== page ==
How Sterling Bay Is Helping Chicago’s Next Generation of Life Science Researchers

Chicago has a long and storied history with medical innovation: it’s where the first open-heart surgery was performed, where the “top quark” was discovered and where organ transplants were born. Home of several of the world’s most highly-regarded medical schools, the city is full of life science professionals who specialize in making the kind of advancements that can change the course of humankind. The problem? They need state-of-the-art, move-in-ready research space to discover the next great medical breakthrough and Chicago is running low.


Prolific Chicago real estate and development firm (and Chicago Ideas partner) Sterling Bay is helping to fill this void in the market with their recent purchase of 119,415 square feet of medical research space in the heart of the city’s historic Lincoln Park neighborhood. According to Crain’s Chicago Business, “while biotechnology and pharmaceutical breakthroughs frequently take root at Chicago-area institutions, the startups they spur often move elsewhere to grow because they lack the facilities needed to scale their businesses locally.” There’s 12.5 million square feet of space in Chicago devoted to commercial lab space—but only 1.2 percent of it is vacant.


Not surprisingly, medical research facilities have specific infrastructure requirements: special heating and cooling systems, emergency generators and other specialized needs. For instance, the space that Sterling Bay has purchased, formerly known as the Stanley Manne Children’s Research Institute, currently contains a full library, high-tech microscopes, facilities to store stem cells and even a state-of-the-art aquarium to observe and study disease-fighting zebrafish.


In addition to workspaces that are unique to medical research and discovery, the space also offers life scientists the same conveniences that employees in any other field would expect — easy access to public transportation, nearby retail to shop or grab a quick bite and many other city-center amenities. By committing to the downtown adjacent Lincoln Park space, Sterling Bay has provided the discoverers of Chicago’s next big medical breakthroughs with a research facility that is not only equipped with superior technology, but also located in an ideal area.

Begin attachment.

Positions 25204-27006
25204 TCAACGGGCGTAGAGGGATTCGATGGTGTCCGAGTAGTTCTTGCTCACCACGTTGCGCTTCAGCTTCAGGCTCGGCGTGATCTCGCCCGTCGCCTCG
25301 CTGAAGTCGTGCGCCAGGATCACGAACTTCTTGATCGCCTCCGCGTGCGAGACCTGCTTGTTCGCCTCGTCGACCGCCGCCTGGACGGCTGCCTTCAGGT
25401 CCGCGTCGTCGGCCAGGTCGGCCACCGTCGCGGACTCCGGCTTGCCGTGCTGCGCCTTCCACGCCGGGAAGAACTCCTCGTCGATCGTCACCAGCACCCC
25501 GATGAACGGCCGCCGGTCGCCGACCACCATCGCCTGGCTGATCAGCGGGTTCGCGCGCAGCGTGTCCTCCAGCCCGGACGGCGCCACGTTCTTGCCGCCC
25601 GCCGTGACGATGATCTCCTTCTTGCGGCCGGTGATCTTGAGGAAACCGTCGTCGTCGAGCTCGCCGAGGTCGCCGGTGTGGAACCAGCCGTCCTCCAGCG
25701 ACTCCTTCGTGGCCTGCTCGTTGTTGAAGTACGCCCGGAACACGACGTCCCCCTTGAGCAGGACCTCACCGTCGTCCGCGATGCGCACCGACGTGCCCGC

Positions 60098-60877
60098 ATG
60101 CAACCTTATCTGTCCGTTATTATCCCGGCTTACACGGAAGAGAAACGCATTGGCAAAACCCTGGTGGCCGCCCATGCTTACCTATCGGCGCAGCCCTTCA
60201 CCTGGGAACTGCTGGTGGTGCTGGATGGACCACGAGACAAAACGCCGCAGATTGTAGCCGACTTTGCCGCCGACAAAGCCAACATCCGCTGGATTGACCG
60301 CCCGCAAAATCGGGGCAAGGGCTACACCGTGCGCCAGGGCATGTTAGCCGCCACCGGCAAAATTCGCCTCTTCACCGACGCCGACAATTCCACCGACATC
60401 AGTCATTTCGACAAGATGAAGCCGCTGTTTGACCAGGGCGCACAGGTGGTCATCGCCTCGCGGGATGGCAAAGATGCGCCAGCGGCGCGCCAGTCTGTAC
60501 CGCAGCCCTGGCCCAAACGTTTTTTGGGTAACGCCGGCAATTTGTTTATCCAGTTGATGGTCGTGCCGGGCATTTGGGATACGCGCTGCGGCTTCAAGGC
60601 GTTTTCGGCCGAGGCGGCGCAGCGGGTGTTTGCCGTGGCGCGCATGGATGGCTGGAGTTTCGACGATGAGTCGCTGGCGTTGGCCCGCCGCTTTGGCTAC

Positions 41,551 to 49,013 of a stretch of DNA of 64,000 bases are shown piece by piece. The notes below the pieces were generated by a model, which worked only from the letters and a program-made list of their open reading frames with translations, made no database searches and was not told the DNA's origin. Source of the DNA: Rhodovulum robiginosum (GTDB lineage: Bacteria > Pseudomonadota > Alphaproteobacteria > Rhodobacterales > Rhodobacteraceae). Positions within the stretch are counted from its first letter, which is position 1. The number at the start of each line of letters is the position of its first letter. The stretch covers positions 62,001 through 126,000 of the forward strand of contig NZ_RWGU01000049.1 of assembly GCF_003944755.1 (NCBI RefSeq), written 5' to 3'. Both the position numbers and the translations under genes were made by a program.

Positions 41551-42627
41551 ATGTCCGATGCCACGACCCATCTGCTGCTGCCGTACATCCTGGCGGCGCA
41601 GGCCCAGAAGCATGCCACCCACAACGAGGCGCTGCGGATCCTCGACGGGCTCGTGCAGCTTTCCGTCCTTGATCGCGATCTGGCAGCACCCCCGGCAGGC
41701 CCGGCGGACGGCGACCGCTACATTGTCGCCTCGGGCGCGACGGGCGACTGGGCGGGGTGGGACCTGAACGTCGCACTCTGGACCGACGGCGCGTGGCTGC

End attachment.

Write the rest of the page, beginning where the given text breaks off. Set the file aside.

Purchased from Lurie Children’s Hospital, the Lincoln Park space was originally constructed in 1995 and expanded in 2003. When Lurie decided to move its research facilities to Streeterville, it sold the property to Sterling Bay, which plans on renovating the space to keep it at the leading edge of modern research spaces. Known for their modern urban campuses for powerhouses like Google, McDonald’s, Glassdoor, and Dyson, Sterling Bay has made headlines recently for its new Lincoln Yards project which will activate 70 acres of underutilized riverfront property sitting between some of the city’s most iconic neighborhoods including Bucktown, Wicker Park and Lincoln Park.


Andy Gloor, managing principal of Sterling Bay, is excited that the company is an important part of continuing to make Chicago a hub for medical research and innovation that can transform the future. “We look forward to continuing to build on the city’s reputation for achieving groundbreaking scientific discovery by providing the life science community with revitalized, state-of-the-art urban laboratory facilities on the North Side,” he says. The space is the firm’s first foray into the life sciences space.

Jennifer Boudinot is a freelance writer and entrepreneur focused on the changing workplace, disruptive business practices and cocktails—yes, cocktails. She's also a book editor and a best-selling ghostwriter.

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